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In pages like http://en.wikipedia.org/wiki/%3F: the ternary operator seems to be used for conditional assignments. I tried to use it for method calling, like this:

(condition) ? doThis() : doThat();

Both methods return void. Java tells me it is not a statement.

So, I'm guessing I can't do conditional method calling... or can I?

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Nope, not like that. Just use an if like a normal person. –  Louis Wasserman Sep 23 '12 at 17:32
I believe ternary operator is supposed to assign values to an instance of a type, with a condition checking. the way you are suggesting it to be is not satisfying the format. –  Victor Mukherjee Sep 23 '12 at 17:34
@codesparkle - not a lot of space. if (condition){doThis();}else{doThat();} –  tehdoommarine Sep 23 '12 at 17:34
You could make your methods return Void. ;) –  Tom Hawtin - tackline Sep 23 '12 at 17:36
Void is not the same as void. That capital letter makes a difference. –  bmargulies Sep 23 '12 at 17:43

3 Answers 3

up vote 6 down vote accepted

Think of ternary operators like a method in this case. Saying a ? b : c is (for the intents and purposes you're considering, see lasseespeholt's comment) equivalent to calling the pseudocode method:

ternary(a, b, c)
    if a
        return b
        return c

which is why people can say things like x = a ? b : c; it's basically like saying x = ternary(a, b, c). When you say (condition) ? doThis() : doThat(), you're in effect saying:

if condition
    return doThis()
    return doThat()

Look what happens if we try to substitute the methods for what they return

 if condition
    return ???
    return ???

It doesn't even make sense to consider it. doThis() and doThat() don't return anything, because void isn't an instantiable type, so the ternary method can't return anything either, so Java doesn't know what to do with your statement and complains.

There are ways around this, but they're all bad practice (you could modify your methods to have a return value but don't do anything with what they return, you could create new methods that call your methods and then return null, etc.). You're much better off just using an if statement in this case.

EDIT Furthermore, there's an even bigger issue. Even if you were returning values, Java does not consider a ? b : c a statement in any sense.

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"Saying a ? b : c is equivalent to calling the pseudocode method" <- Nope. Consider the situation where b or c has side-effects. So you need to consider those as lambdas as you do in your later examples. –  Lasse Espeholt Sep 23 '12 at 17:48
True. I'll clarify that I'm simplifying. –  Jodaka Sep 23 '12 at 17:50
@Jodaka, I consider your edit as the correct answer because it's not really about returning a value, it's about Java doesn't consider a ? b : c as a statement. –  Kareem Dec 24 '13 at 20:33

The ternary operator is simply syntactic sugar.
It makes code easier to read/write, but it does not add real functionality.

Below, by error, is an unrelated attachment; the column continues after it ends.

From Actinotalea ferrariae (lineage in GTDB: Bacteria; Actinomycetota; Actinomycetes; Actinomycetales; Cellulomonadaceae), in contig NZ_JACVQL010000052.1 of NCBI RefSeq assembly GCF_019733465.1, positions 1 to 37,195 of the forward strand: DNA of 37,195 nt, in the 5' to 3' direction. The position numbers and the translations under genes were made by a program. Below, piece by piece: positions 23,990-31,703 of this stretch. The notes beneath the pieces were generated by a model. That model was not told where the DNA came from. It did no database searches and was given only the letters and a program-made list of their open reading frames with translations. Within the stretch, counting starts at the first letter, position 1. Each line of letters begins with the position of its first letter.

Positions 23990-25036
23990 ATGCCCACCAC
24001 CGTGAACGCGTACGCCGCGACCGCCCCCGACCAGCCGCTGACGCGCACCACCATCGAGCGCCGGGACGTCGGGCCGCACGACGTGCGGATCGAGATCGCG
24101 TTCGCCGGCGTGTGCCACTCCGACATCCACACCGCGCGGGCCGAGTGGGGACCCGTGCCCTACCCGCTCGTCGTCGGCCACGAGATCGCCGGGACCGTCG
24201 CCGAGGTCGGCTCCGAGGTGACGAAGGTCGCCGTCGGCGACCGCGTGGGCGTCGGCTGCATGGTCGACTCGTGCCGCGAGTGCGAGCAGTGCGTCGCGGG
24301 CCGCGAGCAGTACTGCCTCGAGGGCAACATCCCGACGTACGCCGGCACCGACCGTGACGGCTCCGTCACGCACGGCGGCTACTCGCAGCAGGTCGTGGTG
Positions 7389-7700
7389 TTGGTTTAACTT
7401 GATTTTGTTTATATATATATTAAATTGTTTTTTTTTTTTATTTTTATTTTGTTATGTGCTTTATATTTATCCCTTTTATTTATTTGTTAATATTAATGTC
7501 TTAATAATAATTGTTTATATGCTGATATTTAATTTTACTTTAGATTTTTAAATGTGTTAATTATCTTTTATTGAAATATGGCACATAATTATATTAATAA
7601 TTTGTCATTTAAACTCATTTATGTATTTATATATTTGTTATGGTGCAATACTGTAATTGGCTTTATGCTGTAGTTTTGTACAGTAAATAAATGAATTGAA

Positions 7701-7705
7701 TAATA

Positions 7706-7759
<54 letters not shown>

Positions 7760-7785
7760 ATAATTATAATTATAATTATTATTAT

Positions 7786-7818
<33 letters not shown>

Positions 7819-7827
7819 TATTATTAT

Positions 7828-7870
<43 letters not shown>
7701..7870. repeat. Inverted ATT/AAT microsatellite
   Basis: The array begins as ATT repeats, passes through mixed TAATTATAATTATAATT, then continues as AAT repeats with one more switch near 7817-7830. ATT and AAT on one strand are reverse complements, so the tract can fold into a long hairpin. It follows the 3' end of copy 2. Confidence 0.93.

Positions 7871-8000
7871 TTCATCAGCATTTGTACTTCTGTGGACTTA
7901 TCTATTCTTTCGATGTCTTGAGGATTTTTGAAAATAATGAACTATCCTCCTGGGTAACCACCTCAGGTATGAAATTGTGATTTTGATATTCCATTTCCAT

Its primary use was to compress several lines of code into a single line, and was very useful when building Strings that differ only slightly, based on some conditions.


Collection<?> col = ...
System.out.println("There " + (col.size()==1 ? "is" : "are") + " "
     + col.size() + " " + (col.size()==1 ? "element" : "elements")
     + " in the collection");

instead of

Collection<?> col = ...
String message = "There ";
    message += "is";
    message += "are";
message += " "+col.size()
    message += " element";
    message += " elements";
message += " in the collection";

As you can see, it simplifies the code.
(note: In the second example it is better to use StringBuilder instead of String concatenation)

But since (condition) ? doThis() : doThat(); (without return values) has the same meaning as if(condition) doThis(); else doThat(); there would be two ways of writing the same thing, without adding functionality. It would only complicate things:

  • for programmers: code is not uniform
  • for the implementation of the ternary operator: it now has to also support void methods

So No, the ternary operation can not be used for conditional method calling. Use if-else instead:

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The ternary (conditional) operator returns a value. If your methods don't, they can't be used as parts of the operator (where it takes the value).

In order to understand it better, let's think of one simple binary operator: +. It works this way:

<eval1> + <eval2>  -->  <value>

It needs of 2 evaluable parts, and returns another. If you typed

doThis() + doThat();

or even

gimmeAValue = doThis() + doThat();

it would fail, as neither doThis() nor doThat() evaluate to anything (they "return" void). Of course, both <eval1> and <eval2> must be of some "compatible" type in order the + operator can handle them and return a value of some type.

Now let's see the ternary operator:

<evalBoolean> ? <eval1> : <eval2>  -->  <value>

It takes 3 evaluable parts, and returns a value.

The first evaluable part must be understandable (castable) by the compiler as a boolean. It will be used to decide which of the other 2 evaluable parts has to be returned.

The other two evaluable parts must be, well... evaluable. To something. Of some type.

In other words: the ternary conditional operator is intended to return something, not as code branching. Used this way:

gimmeAValue = testMe() ? returnThis() : returnThat();
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